Playing quarterback is advanced chess and Manziel can be forced into sacrificing his queen much too easy. Worse, if he continually threw into traffic like he’s been known to do, he’d have nobody left to throw to after Week 12.
Great NFL quarterbacks have always had one particular talent: an innate mental capacity to create the means for a receiver to get open — whether it be looking down a safety, using a pump fake, etc. Manziel thrives in chaos, but will have a hard time finding ways to cope at the NFL level.
Now that you’ve read that, here’s my first mock draft for 2014, a full 79 days before the May 8 NFL Draft in New York City:
1. Houston Texans
Jadeveon Clowney, DE, South Carolina
Questions regarding Clowney’s work ethic and motor should be put to rest if he’s taken by Houston. For one, there’s nothing else to do in Texas but play or watch football. He’d be silly not to get that money. With a mentor like JJ Watt, the ceiling is unimaginable for the young fellow.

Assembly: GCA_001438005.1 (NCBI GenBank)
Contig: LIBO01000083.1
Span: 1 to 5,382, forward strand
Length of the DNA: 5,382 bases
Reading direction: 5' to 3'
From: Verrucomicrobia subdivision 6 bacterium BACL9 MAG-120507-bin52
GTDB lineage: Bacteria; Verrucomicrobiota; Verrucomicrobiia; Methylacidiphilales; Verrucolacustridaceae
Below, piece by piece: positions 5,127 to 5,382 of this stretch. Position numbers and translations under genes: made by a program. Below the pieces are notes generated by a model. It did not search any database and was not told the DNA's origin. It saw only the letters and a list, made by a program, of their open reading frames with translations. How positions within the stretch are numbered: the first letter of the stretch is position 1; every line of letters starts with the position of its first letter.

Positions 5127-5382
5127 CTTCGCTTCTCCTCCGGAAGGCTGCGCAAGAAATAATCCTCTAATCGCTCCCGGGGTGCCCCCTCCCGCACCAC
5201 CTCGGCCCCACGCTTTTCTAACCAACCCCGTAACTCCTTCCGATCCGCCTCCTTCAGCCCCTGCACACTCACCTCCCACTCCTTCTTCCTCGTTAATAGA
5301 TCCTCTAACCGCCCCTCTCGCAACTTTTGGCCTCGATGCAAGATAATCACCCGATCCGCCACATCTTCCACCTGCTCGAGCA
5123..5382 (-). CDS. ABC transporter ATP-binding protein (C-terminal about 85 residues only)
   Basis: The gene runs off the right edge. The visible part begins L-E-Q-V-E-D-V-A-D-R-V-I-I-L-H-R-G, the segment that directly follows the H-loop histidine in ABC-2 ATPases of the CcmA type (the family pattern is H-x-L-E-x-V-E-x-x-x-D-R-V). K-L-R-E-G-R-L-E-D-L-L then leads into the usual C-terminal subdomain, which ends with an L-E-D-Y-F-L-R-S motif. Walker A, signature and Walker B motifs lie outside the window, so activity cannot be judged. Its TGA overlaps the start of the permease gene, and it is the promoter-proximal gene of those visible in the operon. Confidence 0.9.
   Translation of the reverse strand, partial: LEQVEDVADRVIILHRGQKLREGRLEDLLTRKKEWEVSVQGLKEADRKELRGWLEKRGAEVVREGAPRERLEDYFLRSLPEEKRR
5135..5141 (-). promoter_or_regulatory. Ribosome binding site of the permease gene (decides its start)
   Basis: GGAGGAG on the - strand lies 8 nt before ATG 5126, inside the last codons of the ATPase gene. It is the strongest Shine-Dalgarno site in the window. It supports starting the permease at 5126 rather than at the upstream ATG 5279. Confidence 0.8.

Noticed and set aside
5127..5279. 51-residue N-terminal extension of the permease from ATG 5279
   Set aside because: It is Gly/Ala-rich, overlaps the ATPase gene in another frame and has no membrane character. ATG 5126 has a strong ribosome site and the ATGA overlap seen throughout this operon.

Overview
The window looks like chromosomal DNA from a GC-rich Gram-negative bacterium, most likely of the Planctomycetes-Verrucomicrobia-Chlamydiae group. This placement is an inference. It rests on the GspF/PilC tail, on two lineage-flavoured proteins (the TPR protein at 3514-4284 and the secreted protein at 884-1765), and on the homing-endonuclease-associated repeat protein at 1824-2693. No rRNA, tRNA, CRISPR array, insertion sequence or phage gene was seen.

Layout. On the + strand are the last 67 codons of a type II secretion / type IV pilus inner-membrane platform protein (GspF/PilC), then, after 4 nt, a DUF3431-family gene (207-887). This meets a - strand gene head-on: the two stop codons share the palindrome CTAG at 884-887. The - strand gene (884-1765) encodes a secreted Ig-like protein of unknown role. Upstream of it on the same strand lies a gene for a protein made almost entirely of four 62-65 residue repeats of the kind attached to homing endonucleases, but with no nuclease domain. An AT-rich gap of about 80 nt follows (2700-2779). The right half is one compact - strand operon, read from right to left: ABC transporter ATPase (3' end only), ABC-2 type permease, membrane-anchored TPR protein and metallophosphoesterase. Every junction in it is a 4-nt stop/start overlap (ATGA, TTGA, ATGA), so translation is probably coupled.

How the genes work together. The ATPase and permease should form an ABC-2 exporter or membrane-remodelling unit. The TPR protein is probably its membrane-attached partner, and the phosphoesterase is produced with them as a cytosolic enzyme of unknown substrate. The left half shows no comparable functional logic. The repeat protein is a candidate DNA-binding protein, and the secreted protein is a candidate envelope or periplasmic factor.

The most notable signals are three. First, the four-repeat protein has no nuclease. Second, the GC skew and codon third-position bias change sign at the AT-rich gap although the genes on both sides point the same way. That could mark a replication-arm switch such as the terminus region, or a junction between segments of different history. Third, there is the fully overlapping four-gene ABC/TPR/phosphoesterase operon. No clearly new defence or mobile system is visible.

2. St Louis Rams
Dee Ford, DE, Auburn
It makes more sense for the Rams to trade down than anything else, though every NFL team had to fall in love with Ford at the Senior Bowl. There’s a chance that Ford finishes with a better NFL career than Clowney — off the field issues or not.
3. Jacksonville Jaguars
Teddy Bridgewater, QB, Louisville
Bridgewater is the most polished quarterback in the draft by a lot. He can move in the pocket, read coverages and throw the ball anywhere he chooses with precision. For a team that has needed a quarterback since entering the league, Bridgewater could be a game-changer.